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Monday, June 25, 2018
JAKARTA, Indonesia, Feb 9 2018 (IOM) - IOM, the UN Migration Agency, has facilitated the release of over 500 refugees from immigration detention centres in North Sumatra, Riau, and Riau Island provinces to community housing.
The release of the Afghan, Somali and Sudanese migrants took place between 29 November and 6 February, and was organized in close cooperation with Indonesia’s Immigration Department, local government officials and police.
All of the released migrants had been intercepted and detained by the Indonesian authorities while trying to reach Australia. While in detention they were identified as refugees by UNHCR. This made them eligible for release and housing in the community, where they will await third country resettlement or voluntary return to their home countries when it is deemed safe to do so.
IOM has worked with Indonesia and Australia since 2000 to combat people smuggling and provide assistance and protection to stranded migrants and refugees. It has assisted over 23,600 people over the past 18 years and its current active caseload amounts to some 8,600 migrants.
The migrants are spread across the Indonesian archipelago, living either in one of 12 immigration detention centres, in temporary shelters or in community housing sites.
While Indonesia often allows refugees, vulnerable migrants and families, particularly those with children, to live in the community, single men seeking asylum are usually detained.
Indonesian detention centres are often overcrowded and many detainees experience difficult living conditions. IOM provides critical food security, nutrition, education for children, medical aid and psychosocial support. It also steps in to do emergency repair works and improves safety, water, hygiene, and sanitation conditions when necessary.
IOM has always advocated for alternatives to detention, resulting in the successful establishment of open migrant housing facilities across the country. Since 2010, it has facilitated the release of over 8,200 refugees from detention centres and continues to argue for the release of all of them, while they await durable solutions, including resettlement.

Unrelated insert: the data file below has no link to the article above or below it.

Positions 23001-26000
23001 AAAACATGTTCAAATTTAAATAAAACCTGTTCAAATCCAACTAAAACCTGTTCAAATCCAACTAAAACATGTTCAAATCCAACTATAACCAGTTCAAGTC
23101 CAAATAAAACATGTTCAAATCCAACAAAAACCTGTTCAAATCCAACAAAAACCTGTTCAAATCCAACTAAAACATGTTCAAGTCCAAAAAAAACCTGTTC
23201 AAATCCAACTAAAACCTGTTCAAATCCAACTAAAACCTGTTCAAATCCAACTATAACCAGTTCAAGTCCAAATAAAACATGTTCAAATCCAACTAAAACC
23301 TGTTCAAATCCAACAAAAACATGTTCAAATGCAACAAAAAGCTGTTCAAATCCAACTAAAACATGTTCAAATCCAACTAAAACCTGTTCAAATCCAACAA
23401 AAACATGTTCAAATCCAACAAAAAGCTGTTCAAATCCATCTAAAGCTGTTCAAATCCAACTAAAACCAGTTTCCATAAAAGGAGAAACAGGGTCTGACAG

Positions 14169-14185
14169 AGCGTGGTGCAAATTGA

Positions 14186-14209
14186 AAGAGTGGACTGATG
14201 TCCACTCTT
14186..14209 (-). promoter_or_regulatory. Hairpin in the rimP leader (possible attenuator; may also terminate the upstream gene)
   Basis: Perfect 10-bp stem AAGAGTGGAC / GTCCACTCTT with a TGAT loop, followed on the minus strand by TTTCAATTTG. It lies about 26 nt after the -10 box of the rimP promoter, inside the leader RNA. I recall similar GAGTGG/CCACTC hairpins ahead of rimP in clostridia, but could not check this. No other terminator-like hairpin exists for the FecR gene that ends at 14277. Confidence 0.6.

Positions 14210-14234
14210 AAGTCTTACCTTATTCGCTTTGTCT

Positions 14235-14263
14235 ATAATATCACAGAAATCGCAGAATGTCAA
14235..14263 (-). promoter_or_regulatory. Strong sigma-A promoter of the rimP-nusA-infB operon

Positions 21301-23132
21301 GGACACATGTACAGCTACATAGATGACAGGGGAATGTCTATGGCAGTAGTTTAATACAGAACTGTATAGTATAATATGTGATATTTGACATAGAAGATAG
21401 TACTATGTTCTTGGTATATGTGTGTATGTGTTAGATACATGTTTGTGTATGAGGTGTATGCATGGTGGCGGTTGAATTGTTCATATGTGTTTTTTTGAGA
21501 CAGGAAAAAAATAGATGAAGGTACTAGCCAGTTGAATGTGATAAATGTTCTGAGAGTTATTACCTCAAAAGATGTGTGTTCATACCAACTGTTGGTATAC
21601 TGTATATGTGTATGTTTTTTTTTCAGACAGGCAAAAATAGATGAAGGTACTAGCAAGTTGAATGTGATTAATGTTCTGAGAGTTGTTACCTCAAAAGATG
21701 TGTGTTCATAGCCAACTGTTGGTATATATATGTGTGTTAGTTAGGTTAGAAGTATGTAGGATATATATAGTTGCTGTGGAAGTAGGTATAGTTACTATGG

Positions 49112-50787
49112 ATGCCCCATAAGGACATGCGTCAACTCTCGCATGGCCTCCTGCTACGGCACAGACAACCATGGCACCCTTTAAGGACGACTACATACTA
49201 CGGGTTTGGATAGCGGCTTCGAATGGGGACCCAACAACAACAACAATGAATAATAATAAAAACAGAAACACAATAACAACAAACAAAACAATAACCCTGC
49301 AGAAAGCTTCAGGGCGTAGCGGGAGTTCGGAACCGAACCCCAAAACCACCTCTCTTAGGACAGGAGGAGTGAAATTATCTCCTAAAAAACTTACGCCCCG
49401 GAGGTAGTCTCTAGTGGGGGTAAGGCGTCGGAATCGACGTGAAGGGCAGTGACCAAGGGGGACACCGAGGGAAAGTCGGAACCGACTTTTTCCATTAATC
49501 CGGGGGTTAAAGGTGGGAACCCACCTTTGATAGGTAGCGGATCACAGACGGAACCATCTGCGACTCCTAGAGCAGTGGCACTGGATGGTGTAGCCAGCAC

At the same time, IOM has been building the human rights capacity of Indonesian law enforcement officials since 2003. Over the past 15 years the organization has sensitized almost 150,000 officials on human rights, counter-trafficking, counter-smuggling and migrant protection.
“We have been working in Indonesia for almost 40 years now, always promoting dignity and respect for migrants,” said IOM Indonesia Chief of Mission Mark Getchell. “We work very closely with the government, particularly the Directorate General of Immigration, towards ensuring the well-being of migrants, with a special focus on the most vulnerable. Every day our staff in the field are working to get migrants out of detention, into the community, and to provide life-sustaining assistance inside the detention centres.”
“It’s been very difficult in detention, but now we are all very happy,” said Ahmed*, one of the newly released Afghan refugees. “It’s getting better by the day. Now, we can move around more freely. We understand the value of freedom and also the need to live harmoniously and peacefully in the community. We are very grateful to Indonesia and Indonesians for accepting us into their community as we await our resettlement abroad.”
*Name changed for reasons of privacy.
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